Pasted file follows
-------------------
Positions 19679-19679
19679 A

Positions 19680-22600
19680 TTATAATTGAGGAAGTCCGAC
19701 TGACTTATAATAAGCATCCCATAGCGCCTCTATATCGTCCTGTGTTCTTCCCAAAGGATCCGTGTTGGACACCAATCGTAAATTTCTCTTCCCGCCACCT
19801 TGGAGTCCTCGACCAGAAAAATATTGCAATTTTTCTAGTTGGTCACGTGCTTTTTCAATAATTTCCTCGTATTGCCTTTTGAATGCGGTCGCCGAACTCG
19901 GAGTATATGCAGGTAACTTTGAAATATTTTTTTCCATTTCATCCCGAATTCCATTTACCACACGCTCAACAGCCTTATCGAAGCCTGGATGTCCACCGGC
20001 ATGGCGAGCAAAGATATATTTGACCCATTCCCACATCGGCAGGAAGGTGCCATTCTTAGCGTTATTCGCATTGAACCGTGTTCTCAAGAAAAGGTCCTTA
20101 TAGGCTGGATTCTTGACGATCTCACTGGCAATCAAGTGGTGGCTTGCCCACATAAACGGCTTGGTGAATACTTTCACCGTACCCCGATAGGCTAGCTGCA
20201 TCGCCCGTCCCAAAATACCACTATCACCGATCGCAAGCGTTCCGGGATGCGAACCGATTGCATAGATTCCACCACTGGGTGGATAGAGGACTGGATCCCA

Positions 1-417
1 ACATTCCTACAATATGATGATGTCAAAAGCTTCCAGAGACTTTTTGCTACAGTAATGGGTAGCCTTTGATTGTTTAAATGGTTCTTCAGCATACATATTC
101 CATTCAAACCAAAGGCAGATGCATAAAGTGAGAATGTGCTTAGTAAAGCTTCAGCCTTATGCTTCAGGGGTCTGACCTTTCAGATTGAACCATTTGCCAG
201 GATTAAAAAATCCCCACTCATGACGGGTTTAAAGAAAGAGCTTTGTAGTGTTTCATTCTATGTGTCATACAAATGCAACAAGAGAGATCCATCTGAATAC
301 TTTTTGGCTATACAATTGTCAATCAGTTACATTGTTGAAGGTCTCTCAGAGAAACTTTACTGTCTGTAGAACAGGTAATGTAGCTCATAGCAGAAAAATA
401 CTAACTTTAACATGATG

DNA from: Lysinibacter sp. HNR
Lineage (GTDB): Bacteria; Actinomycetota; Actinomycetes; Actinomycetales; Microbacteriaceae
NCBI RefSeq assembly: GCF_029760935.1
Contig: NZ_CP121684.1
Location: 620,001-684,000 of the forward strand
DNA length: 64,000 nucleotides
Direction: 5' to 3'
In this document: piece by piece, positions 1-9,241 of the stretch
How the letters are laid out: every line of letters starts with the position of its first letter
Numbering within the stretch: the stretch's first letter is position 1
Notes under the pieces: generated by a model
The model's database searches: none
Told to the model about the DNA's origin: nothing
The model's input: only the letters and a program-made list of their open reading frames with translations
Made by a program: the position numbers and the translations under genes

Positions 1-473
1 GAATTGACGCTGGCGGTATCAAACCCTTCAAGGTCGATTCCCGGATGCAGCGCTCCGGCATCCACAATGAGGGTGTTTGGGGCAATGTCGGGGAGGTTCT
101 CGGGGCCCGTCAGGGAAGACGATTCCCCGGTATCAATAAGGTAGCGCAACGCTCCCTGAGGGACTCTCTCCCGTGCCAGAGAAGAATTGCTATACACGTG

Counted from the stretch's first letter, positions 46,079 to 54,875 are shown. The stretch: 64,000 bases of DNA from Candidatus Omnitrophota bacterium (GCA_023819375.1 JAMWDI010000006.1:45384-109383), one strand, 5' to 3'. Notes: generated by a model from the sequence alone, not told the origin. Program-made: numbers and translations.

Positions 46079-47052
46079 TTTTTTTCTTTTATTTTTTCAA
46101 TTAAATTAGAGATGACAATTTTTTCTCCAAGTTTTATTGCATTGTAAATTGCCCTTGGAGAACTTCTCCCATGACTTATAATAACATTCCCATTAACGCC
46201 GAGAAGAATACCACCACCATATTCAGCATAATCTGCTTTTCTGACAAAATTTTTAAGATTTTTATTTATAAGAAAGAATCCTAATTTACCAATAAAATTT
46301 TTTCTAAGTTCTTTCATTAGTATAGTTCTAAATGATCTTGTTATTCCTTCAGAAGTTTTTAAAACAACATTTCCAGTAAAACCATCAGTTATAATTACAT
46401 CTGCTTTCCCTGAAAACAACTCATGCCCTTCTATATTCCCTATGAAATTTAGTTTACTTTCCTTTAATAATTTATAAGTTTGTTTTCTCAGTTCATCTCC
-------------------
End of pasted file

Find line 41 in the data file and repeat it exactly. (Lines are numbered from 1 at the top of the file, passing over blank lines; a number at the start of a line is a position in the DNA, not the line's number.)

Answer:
46401 CTGCTTTCCCTGAAAACAACTCATGCCCTTCTATATTCCCTATGAAATTTAGTTTACTTTCCTTTAATAATTTATAAGTTTGTTTTCTCAGTTCATCTCC